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cessities of our common nature. But for this offence, for the intentional blasting of a reputation, for the stealing away of the hope for the future, for the moral murder of a feeble woman, fighting her way to good repute, there is no excuse, nay, not even the shadow of palliation. Let us, therefore, hope that the crime is rare; and when we hear of women divulging the errors of their fellow-women-errors that, but for them, might have remained buried in the darkness of oblivion, let us deal mercifully with them. Vanity, a natural loquacity, and a love of repeating what is not generally known ; these, and more than these, namely, the shallowness of the vessel that holds the brimming poison, may be among the causes of the mischief that is done. To these causes, then, let us attribute it, and not (in God's name) to a poisoning instinct, more odious than that of a Brinvilliers or a Borgia !
The story of Helen's fall lost nothing, either in the writing or the telling of it; for
it is an easy thing to throw in an extra charge or two, and run them down hard with comments, and with expletives. And then came the agreeable necessity of making the shocking facts known to the Vicar's wife; and Miss Teasdale was so distressed really it was a most annoying, unladylike task that had been imposed upon her-but she felt it her duty,' &c., &c.
The Vicaress listened with dilated eyes and head erect, and judging from the sparkle of the former, that she was experiencing an agreeable sensation, the narrator proceeded with her facts, and having exhausted them, drew somewhat on her imagination. Meanwhile, indignant as she felt, there was something in the excitement of the situation that was not altogether unpleasing to the Vicar's wife. Where is the woman who, in her heart of hearts, does not dearly love a scene? A scene, especially where the part she plays is a first, and a telling one? At once there appeared to the mind of the aggrieved lady confirmation strong as proof of holy writ, of the vile conspiracy against her peace, carried on by the scheming Schoolmistress and her own lawful but law-breaking husband. We will not, however, follow her through the phases of her righteous wrath, nor describe the sufferings of the Vicar, while writhing under the searching probe of her investigations, and the merciless incisions of her reproaches. A man may, in such cases, be left to fight his own battles, even though his antagonist be a woman; and therefore we desert the arena of the combat, to follow the fortunes of its ill-fated cause, who, almost within earshot of the tumult, resolved not to await its issue, but to go at once, not standing on the order for her going. She was not taken by surprise ; for, having always felt the insecurity of the refuge she had chosen, she had ever held herself in readiness to “up anchor,' and steer her course to other and safer harbours.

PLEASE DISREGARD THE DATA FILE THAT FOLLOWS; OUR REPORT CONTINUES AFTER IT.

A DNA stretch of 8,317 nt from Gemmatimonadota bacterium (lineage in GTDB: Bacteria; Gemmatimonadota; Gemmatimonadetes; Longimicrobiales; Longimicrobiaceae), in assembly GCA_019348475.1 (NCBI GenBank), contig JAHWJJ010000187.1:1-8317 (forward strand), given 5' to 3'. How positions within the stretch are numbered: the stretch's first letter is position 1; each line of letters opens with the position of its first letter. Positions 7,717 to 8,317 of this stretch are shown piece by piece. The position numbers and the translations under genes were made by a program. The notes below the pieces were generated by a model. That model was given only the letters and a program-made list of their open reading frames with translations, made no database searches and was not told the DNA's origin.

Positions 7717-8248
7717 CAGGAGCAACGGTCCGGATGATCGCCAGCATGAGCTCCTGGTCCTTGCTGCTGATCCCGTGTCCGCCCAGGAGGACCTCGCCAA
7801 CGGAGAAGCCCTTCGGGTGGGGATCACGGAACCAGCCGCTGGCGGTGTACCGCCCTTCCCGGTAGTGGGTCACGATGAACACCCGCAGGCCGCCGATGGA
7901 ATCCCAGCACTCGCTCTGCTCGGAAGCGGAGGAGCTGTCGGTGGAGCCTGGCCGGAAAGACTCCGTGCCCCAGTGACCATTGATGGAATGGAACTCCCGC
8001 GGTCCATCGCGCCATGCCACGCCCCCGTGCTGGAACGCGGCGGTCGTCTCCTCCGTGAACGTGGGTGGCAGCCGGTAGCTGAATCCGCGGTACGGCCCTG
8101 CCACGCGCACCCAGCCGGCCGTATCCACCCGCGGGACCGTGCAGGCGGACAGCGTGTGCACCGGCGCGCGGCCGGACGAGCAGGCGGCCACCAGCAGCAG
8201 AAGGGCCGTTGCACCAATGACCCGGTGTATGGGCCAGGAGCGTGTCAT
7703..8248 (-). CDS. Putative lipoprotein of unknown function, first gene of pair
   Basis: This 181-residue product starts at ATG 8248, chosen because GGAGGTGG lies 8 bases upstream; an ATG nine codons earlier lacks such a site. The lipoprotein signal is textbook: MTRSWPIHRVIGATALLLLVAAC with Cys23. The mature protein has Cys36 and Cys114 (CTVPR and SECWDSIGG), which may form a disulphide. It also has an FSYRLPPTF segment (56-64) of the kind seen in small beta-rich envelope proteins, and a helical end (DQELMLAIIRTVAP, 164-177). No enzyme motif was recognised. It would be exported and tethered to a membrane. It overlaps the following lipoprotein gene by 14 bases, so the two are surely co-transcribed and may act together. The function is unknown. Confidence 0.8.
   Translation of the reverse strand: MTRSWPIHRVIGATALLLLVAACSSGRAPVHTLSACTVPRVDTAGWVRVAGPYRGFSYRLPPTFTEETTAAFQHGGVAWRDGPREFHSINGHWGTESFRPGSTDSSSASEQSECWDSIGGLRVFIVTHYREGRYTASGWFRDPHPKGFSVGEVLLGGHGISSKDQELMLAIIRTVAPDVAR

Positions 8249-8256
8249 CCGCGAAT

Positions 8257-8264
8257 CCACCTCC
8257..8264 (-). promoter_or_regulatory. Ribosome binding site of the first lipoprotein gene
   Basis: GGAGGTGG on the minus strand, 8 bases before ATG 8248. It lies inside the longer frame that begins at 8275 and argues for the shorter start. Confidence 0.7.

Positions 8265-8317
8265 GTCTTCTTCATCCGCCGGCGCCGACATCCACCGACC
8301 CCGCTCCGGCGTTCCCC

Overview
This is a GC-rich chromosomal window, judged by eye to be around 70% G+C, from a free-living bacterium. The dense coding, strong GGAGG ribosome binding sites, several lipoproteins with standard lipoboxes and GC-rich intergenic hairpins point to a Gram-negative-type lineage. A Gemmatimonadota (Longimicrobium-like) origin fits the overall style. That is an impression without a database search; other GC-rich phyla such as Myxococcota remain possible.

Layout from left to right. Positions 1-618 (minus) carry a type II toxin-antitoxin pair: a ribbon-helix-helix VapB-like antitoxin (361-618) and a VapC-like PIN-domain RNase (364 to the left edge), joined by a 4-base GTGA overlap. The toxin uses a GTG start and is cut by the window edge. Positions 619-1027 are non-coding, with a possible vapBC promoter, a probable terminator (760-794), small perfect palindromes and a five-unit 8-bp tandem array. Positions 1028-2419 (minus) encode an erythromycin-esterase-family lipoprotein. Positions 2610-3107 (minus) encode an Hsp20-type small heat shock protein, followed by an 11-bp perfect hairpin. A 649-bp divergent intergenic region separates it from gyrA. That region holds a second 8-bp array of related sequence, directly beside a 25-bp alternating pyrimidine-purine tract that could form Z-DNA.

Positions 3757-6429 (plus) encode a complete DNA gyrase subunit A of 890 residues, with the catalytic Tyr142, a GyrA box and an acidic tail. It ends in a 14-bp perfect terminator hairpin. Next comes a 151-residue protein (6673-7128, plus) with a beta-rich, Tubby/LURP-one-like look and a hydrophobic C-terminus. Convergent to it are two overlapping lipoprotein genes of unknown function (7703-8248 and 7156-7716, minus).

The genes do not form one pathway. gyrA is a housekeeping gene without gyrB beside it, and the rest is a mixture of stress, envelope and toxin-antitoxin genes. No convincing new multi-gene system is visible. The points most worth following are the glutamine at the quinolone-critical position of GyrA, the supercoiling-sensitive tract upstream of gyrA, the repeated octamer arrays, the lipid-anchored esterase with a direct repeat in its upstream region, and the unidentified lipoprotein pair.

be found? The Archdeacon was very kind, and took her to his own house; many blamed him for the deed, and there were not a few who pitied his wife when they heard that so dangerous an inmate had been admitted into the sanctuary of her home. But Esther Morton bad no fears; for her own heart and her husband's conscience were her guides, and the Tables (not indeed of stone) on which her law was written. She shed many tears over Helen's downfall; that poor Helen who for years had been so good, and whom the children loved so dearly. Gladly would she have retained her winning guest as a permanent inmate, but the Archdeacon was far from counselling such an arrangement; nor would Helen herself have been willing to remain in the scene of her humiliation. So they found her a home in eastern England, where her name and history were unguessed at, even by the friend to whom they consigned her. An almost bed-ridden invalid was that aged lady. Her fingers. were distorted by rheumatic gout, and her eyes (worn by age and chronic weakness) were almost useless to her, but she was kind and charitable, and was, moreover, a rich and powerful single lady, having tenants who owned her sway; and from her bed she could wield her little sceptre, bidding her subjects do this,' and (even against the dictates of their consciences) they did do it.
Her nephew, a middle-aged, book-loving bachelor, shortsighted in every sense of the word, lived under her roof; and for all the exigencies of society and companionship, they two (before the advent of Helen) had thought each other equal.
Old, wealthy Miss Lennard was the Archdeacon's godmother, and had, since he had grown to man's estate, held him and his sacred office in high esteem and affection. When, therefore, it was deemed expedient that a companion should be found, who, for the helpless lady, should have both eyes and tongue and understanding; the latter dic